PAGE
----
released this week in opposition to national testing and a national curriculum
is full of half-truths, mischaracterizations, and straw men. But it was signed
by a lot of serious people and deserves a serious response.
First, let us dispatch some silliness. To the best of our
knowledge, and based on all evidence that we’re aware of, neither the signers
of the Shanker Institute
manifesto, nor leaders in the Obama/Duncan Education Department, advocate a
“nationalized curriculum” that would “undermine control of public school
curriculum and instruction at the local and state level” and “transfer control
to an elephantine, inside-the-Beltway bureaucracy.” Nor is anybody calling for
“a one-size fits all, centrally controlled curriculum for every K-12 subject.” We
certainly wouldn’t support such a policy—and can understand why the
conservative luminaries who signed the counter-manifesto wouldn’t want it,
either. As parents, grandparents, charter-school authorizers, and champions of
school choice in almost all its forms, we believe deeply in the importance of
schools having the freedom to shape their own unique educational approaches.
So let us be clear: While the assessments linked to the
Common Core State Standards will be mandatory (for schools and districts in
states that choose to use them), the
use of any common curricular materials will be purely voluntary. We don’t see
any evidence to indicate otherwise.
We also find curious the attack line, penned by Jay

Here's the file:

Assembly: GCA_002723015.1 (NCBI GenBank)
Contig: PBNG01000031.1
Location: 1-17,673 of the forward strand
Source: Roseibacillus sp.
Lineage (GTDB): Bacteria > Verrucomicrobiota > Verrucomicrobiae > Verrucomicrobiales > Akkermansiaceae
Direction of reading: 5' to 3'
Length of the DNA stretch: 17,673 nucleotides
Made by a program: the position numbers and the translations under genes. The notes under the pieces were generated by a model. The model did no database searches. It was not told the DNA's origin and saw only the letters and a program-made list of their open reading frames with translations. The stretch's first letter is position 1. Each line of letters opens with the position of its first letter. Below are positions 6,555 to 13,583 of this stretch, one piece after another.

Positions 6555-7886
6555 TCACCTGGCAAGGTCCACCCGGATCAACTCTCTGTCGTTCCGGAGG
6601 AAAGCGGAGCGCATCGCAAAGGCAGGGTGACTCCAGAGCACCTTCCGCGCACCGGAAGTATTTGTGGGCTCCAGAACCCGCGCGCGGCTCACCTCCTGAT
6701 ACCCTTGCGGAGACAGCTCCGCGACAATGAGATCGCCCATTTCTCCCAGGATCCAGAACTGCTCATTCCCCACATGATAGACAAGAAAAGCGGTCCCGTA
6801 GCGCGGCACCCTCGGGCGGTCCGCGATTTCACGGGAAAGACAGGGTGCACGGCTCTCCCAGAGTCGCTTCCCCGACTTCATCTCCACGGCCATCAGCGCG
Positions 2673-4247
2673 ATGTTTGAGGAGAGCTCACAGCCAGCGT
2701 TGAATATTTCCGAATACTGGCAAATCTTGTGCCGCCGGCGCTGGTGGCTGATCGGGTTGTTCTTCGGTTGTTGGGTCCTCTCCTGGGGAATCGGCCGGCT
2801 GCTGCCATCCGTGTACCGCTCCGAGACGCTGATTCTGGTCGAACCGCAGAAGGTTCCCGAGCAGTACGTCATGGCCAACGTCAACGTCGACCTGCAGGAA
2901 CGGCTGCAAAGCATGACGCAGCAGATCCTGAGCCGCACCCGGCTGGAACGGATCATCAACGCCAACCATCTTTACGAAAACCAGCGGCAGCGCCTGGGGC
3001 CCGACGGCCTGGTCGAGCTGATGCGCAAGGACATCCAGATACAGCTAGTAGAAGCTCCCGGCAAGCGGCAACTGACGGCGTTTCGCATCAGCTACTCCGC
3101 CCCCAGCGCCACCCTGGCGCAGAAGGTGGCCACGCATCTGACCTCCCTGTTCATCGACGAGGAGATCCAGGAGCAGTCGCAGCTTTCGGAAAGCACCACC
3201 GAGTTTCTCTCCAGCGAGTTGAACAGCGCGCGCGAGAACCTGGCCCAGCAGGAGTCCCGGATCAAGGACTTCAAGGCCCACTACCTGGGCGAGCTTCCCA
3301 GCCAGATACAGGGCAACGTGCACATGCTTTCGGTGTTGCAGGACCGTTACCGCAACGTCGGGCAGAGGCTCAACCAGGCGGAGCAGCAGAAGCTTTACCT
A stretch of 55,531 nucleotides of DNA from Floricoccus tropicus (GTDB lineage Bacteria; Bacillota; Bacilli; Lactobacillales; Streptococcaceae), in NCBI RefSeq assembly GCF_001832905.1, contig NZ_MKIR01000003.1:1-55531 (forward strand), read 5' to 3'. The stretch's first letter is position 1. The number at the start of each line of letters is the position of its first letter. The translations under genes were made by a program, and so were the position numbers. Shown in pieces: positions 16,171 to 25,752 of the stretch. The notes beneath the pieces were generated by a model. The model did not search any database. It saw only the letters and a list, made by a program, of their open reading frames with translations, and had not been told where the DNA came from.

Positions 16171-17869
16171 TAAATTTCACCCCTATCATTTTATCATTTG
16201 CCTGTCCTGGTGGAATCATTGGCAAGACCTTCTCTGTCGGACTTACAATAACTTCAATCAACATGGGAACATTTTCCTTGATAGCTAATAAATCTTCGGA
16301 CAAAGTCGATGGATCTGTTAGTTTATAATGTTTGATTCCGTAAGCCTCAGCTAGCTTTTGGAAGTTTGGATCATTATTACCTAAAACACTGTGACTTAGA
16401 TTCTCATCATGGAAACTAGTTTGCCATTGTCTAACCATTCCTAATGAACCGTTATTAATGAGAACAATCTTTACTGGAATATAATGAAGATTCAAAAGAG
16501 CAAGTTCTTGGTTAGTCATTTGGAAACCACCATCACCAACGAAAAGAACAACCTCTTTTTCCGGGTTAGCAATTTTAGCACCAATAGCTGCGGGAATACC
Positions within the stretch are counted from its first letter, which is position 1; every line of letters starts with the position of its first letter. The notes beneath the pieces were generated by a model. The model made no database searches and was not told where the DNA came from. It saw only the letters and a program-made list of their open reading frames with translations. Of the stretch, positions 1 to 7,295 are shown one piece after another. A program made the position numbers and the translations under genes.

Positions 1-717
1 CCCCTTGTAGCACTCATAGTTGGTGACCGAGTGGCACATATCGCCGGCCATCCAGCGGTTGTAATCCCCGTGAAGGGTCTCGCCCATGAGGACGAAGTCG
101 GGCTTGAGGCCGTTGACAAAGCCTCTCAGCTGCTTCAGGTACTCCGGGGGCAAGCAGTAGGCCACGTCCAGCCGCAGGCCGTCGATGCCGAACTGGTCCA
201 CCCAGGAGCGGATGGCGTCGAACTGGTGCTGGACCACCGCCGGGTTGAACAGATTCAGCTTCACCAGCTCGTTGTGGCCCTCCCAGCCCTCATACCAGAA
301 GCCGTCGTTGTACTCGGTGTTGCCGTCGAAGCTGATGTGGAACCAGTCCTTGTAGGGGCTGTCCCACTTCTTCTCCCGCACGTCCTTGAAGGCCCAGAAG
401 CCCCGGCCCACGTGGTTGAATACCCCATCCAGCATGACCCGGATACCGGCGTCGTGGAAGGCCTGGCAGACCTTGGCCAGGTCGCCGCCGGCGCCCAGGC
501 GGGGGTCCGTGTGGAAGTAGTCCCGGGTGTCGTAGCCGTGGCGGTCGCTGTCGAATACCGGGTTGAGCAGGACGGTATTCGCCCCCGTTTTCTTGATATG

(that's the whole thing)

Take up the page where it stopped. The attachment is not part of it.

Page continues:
Greene, that “centralization of education is bad for everyone except the
central planners.” This faux-populist rhetoric is compelling until you consider
that many of the counter-manifesto’s signatories have been deeply involved in
efforts to centralize education decision-making at the state level for years. Weren’t Sandy Stotsky’s (praiseworthy) struggles
to ensure that all students in Massachusetts had exposure to
scientifically-based reading instruction and high-quality literature exercises
in central planning and top-down control of curriculum and pedagogy? What about
Bill Evers’s push in California to mandate rigorous math instruction—including
Algebra in eighth grade? Some libertarian signers of the counter-manifesto may
indeed believe that we should let schools, districts, and parents make every
single educational decision no matter how irresponsible, harebrained, or even
harmful to kids. But the vast majority of reformers who support standards-based
reform have already acknowledged that “local control” should have its limits—beginning
with academic standards.
Why not work to make the 'default' option in American public education far better than it is today?
And that brings us to the substance of the attack on the
Common Core project. Its opponents’ most persuasive argument is the concern
that the Common Core standards and assessments may wrap schools into a